The Irish stand against William’s army at Limerick under Patrick Sarsfield forced a treaty with William in October 1691 and as many as 19,000 more Irish troops followed Sarsfield into exile in France as a condition of the treaty. This came to be known as the “Flight of The Wild Geese.” Most added regiments to the French army and became the Irish Brigade. The names of the regiments would change with changes in command, but Dillon’s regiment remained under the command of a Dillon for its entire years of service. Irish regiments participated in most of the major land battles fought by the French and even served as France’s allies to the Scots against the English at the Battle of Falkirk Muir and Culloden during the Jacobite rising of 1745. Walsh’s Regiment also served with Washington in the American Revolution as part of John Paul Jones marines using their motto of ‘Semper et Ubique Fidelis’ (always and everywhere faithful) which may have influenced the subsequent adoption of the motto ‘Semper Fidelis’ by the U.S. Marines.
Since King Billy was the nemesis of both Louis XIV and James II and the split fidelity was defined by the Brigade wearing red coats as a sign of their fealty to the Gaelic house of Stuart and its claim to the English throne. England’s perfidious breaking of the Treaty of Limerick and introduction of the Penal Laws ensured that France’s Irish Brigade would remain supplied with the cream of Ireland’s sons for generations, bringing the total number to about 30,000 and leading to their battle cry of ‘Cuimhnigidh ar Luimneach agus ar feall na Sassanach!’ (Remember Limerick and Saxon treachery!) The Irish fought well for the French for the rest of the Nine Years War against William of Orange, at battles such as Landen in 1693, where Patrick Sarsfield was mortally wounded and whose dying words were reported to be “If only this had been for Ireland.” Despite their many victories, the one that stands out in Irish memory was the Battle of Fontenoy in 1745.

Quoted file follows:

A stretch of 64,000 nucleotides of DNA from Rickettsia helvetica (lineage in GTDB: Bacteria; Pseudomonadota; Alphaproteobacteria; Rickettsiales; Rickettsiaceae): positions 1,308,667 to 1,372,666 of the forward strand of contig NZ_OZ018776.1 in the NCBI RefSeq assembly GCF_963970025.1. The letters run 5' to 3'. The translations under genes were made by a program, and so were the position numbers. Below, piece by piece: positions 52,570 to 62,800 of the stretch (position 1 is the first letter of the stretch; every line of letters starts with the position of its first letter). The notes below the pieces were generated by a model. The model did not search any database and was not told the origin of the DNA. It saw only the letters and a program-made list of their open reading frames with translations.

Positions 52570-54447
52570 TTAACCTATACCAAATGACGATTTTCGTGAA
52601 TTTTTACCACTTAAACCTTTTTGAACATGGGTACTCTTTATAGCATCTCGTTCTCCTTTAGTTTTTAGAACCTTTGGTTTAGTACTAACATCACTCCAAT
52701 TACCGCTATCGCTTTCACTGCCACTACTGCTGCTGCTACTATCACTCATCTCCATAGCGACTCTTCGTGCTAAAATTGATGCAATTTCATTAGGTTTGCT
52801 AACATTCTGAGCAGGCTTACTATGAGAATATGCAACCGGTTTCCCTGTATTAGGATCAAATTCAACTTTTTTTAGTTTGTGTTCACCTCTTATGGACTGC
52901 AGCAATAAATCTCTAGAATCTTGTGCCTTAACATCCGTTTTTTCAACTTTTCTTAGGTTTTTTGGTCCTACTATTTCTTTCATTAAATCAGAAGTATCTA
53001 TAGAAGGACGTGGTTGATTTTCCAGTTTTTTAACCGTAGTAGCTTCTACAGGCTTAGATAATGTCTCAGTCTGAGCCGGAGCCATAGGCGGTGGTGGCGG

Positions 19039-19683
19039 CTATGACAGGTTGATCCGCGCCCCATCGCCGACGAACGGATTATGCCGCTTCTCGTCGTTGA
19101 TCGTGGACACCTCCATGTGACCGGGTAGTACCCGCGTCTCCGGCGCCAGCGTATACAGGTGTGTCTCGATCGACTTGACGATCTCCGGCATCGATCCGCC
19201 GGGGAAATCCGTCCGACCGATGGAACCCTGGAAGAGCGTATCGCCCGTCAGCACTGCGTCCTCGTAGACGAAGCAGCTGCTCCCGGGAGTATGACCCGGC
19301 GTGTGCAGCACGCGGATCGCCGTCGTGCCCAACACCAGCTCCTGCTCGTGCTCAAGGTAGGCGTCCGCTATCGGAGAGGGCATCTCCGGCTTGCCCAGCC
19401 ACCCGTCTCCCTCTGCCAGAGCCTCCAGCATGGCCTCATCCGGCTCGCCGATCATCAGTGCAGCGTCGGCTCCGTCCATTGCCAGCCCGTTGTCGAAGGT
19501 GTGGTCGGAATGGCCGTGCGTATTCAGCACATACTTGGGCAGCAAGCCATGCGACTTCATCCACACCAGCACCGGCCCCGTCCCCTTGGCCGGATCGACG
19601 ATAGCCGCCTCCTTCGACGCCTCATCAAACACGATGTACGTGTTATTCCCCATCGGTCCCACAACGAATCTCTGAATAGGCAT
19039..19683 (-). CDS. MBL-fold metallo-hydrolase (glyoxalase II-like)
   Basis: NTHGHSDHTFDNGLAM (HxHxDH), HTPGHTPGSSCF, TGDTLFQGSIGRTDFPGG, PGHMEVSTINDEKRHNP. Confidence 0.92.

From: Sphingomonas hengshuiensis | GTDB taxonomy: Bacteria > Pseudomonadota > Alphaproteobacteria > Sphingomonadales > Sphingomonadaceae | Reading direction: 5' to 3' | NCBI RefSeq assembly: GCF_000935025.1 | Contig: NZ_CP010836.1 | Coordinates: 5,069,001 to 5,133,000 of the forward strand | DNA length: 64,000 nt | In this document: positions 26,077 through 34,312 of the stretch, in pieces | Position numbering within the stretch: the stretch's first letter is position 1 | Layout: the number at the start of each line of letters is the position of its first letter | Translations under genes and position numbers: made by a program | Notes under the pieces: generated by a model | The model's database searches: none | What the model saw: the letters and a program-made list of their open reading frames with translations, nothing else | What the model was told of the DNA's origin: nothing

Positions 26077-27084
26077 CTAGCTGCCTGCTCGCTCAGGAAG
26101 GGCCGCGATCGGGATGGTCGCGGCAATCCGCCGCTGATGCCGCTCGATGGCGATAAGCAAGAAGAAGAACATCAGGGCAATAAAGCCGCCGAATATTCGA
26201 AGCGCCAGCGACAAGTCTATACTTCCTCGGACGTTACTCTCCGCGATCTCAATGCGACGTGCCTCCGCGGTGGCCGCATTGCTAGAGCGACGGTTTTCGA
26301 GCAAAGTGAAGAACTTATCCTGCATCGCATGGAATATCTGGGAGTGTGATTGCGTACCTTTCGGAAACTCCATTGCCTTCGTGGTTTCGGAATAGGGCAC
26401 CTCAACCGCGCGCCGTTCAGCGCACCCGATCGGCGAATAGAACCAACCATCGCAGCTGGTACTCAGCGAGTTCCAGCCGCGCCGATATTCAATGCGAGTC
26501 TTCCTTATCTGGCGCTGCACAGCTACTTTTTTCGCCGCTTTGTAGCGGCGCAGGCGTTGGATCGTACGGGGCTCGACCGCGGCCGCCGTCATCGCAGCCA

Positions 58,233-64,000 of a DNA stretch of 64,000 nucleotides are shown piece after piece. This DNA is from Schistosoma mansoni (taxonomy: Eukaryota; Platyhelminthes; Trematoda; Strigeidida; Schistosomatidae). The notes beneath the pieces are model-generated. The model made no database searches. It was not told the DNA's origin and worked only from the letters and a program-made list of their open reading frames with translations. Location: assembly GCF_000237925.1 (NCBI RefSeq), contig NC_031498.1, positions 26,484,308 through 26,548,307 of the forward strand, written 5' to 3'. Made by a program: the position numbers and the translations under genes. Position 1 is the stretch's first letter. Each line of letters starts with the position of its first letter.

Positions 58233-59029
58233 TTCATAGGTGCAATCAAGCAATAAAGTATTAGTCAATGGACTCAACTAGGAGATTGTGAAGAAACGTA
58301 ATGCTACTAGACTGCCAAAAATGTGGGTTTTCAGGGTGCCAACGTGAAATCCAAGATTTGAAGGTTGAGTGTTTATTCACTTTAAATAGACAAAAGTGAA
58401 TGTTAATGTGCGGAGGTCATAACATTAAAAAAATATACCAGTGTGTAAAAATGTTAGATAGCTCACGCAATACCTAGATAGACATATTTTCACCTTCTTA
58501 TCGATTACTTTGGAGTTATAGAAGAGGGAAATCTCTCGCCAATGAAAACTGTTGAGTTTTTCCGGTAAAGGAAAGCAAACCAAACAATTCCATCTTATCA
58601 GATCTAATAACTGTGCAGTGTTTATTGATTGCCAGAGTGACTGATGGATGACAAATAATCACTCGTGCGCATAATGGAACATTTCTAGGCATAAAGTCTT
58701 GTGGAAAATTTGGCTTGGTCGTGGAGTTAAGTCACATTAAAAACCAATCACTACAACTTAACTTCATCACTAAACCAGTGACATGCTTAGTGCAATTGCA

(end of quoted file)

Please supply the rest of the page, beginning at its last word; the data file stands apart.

In 1698, after the war with William was concluded by the Treaty of Ryswick, many of the Irish regiments in France were disbanded by Louis XIV. But the peace that had come to Europe was short-lived; by 1701, Europe was at war again. King Charles II of Spain had died and Louis XIV pressed the cause of Philip of Anjou for the Spanish crown. The Austrians countered that Archduke Charles of Hapsburg, son of Emperor Leopold I, was the legitimate heir. Tensions, backed by England, soon led to the War of Austrian Succession with Holland, Prussia and Austria soon at war with France. Louis XIV had need of his stalwart Irishmen once again. Fontenoy was a major engagement of that war. The battle was fought against the English, with their Austrian and Dutch allies, commanded by the Duke of Cumberland, known as the ‘Bloody Butcher.’ King Louis XV of France and his son, the Dauphin, were also on the battlefield.